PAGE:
Somewhere along the way, we lost our common sense.
With the explosion of social media over the last half decade or so, a new venue has reigned supreme in the world of customer acquisition and retention. As always the case, where the eyeballs go, business budgets will follow.
And although the king medium has changed, the way consumers think, behave, and spend, has not.
Today, as people turn off the TVs and open up their Facebook profiles, the way a business enters a consumer’s realm, has adapted. For those businesses who have failed to adapt, I’m guessing you’re either failing, if not already out of the game.
What you’re doing wrong
Every time I spend any tangible amount of time on Twitter, I’m inundated with substandard marketing tactics. Repeatedly shoving links down the throats of your 5,000 “followers” is not good use of social media. For those who curate others content purely to sell advertising or affiliate businesses, would likely disagree.
I’m not talking to them.
I’m talking to you. The business looking to build a brand. The business looking to build customer loyalty that you can carry with you from one social fad to the next. The business that is looking longer term than the next few quarters.
If you’re still with me, good. You’re trying to build a legitimate business.
The bad news is, if you’ve been using the same social media tactics that are taught en masse from [insert social media ninja’s name] free e-book, you’re likely failing your company. The good news is, you’re here, and you’re ready to learn eager to learn a better approach.
So without further ado, I now present to you:
3 Effective Ways to Use Twitter for Business (Without Annoying People)
1. Stop talking, start listening
Do you know who owns your company?
If your answer was anything other than “your customers”, you failed this quiz.
The Internet has flattened communication. Now, more so than ever, businesses are able to understand exactly what it is a consumer wants. As a result, the products, and services available to consumers, have improved, and are ever improving. This is accomplished through a seldom used tactic in business known as “listening”.
By tapping into the conversation that’s happening in your industry, you can fully paint a picture of who your consumer is, what they want, what they don’t want, what they value, who their friends are, etc. The companies that listen best, are consequently the best at adapting to consumer needs. Building a product or service, dusting your hands off, and back patting may result in temporary success. However, as soon as your competitor finds a chink in your armor, by listening to your consumers, they will soon became their consumers.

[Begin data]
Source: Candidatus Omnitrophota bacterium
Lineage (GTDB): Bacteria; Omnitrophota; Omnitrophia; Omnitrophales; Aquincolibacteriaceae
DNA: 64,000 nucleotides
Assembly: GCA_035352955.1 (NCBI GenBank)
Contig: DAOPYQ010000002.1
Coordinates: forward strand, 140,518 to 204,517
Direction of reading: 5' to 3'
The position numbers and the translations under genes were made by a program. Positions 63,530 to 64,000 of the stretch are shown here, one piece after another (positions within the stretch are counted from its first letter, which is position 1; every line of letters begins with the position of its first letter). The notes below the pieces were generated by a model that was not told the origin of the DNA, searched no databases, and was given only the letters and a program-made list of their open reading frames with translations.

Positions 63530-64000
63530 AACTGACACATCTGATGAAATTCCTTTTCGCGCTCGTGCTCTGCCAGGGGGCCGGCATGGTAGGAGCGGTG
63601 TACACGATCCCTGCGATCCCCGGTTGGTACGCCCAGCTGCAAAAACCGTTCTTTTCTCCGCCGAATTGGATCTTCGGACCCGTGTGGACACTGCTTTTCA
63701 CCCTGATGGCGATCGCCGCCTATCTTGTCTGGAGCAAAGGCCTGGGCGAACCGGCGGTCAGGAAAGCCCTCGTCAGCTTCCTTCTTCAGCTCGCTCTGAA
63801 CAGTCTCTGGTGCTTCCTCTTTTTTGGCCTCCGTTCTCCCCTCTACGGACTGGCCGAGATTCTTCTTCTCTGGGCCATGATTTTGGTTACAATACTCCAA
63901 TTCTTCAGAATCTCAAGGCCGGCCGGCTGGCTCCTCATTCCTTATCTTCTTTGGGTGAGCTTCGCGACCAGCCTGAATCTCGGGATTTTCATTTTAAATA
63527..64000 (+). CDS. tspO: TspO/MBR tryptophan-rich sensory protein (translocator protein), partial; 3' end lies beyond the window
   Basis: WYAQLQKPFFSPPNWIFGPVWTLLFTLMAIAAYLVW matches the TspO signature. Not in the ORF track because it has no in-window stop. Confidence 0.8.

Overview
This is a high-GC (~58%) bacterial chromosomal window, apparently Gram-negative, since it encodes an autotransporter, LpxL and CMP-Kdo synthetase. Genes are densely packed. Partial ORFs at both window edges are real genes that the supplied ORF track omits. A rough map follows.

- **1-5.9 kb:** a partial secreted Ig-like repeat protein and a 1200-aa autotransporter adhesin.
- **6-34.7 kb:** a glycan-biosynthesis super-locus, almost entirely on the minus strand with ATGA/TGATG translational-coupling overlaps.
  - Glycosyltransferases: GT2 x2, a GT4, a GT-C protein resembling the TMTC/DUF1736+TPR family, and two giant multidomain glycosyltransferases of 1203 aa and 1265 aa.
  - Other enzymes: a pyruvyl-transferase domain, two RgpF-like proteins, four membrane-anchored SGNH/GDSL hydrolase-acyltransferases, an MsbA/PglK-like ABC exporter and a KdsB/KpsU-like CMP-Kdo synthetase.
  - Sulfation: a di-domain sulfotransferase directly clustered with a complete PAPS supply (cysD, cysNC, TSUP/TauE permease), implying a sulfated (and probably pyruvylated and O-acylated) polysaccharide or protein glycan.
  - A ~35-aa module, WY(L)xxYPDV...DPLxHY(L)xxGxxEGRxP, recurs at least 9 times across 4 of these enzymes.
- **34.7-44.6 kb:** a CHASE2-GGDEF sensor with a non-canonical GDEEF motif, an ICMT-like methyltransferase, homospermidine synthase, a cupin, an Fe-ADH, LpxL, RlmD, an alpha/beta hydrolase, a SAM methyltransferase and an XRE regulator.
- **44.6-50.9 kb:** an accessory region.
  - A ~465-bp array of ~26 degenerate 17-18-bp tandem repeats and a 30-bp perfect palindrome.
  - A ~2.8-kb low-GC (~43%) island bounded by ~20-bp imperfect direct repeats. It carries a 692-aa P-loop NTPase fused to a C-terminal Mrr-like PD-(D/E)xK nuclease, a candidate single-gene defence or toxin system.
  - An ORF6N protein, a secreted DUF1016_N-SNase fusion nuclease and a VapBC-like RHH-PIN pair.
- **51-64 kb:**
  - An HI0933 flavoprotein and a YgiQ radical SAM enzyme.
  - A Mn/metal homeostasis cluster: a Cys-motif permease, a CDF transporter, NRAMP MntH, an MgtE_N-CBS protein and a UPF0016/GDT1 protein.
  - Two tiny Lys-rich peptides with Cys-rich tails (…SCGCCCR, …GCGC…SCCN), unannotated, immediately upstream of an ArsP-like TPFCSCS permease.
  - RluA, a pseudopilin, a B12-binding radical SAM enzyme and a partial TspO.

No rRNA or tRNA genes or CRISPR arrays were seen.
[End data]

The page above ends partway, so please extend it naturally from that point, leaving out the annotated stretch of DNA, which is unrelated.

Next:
Here’s how you use Twitter to listen:
Pick your favorite Twitter client (I prefer Hootsuite), and set up 15-20 different search columns appropriate to your business. This can include (but is not limited to), industry keywords, your brand name, your competitors brands, geo-targeted searches, or trend based searches. Spend time every day looking through the collection of your consumers Tweets. See what they’re saying. See where you’re failing. See where your competitor is succeeding. Adjust your model.
Eventually you’ll find that different search queries have more useful data than others. Start to fade out what isn’t yielding good data, and try new combinations. The more you do this, the more efficient the time spent listening becomes.
2. Solve People’s Problems
If you’re not familiar with the power of reciprocity, you’re missing a big opportunity in your business.
The sole act of issuing someone a favor has been demonstrated to increase consumer purchasing behavior in much greater excess the the value of the original favor. One setting you can easily find this tactic being demonstrated, is at your local watering hole. When a man buys a woman a drink, what he’s asking for in return, is probably worth more than $7 (not to assign a monetary value….).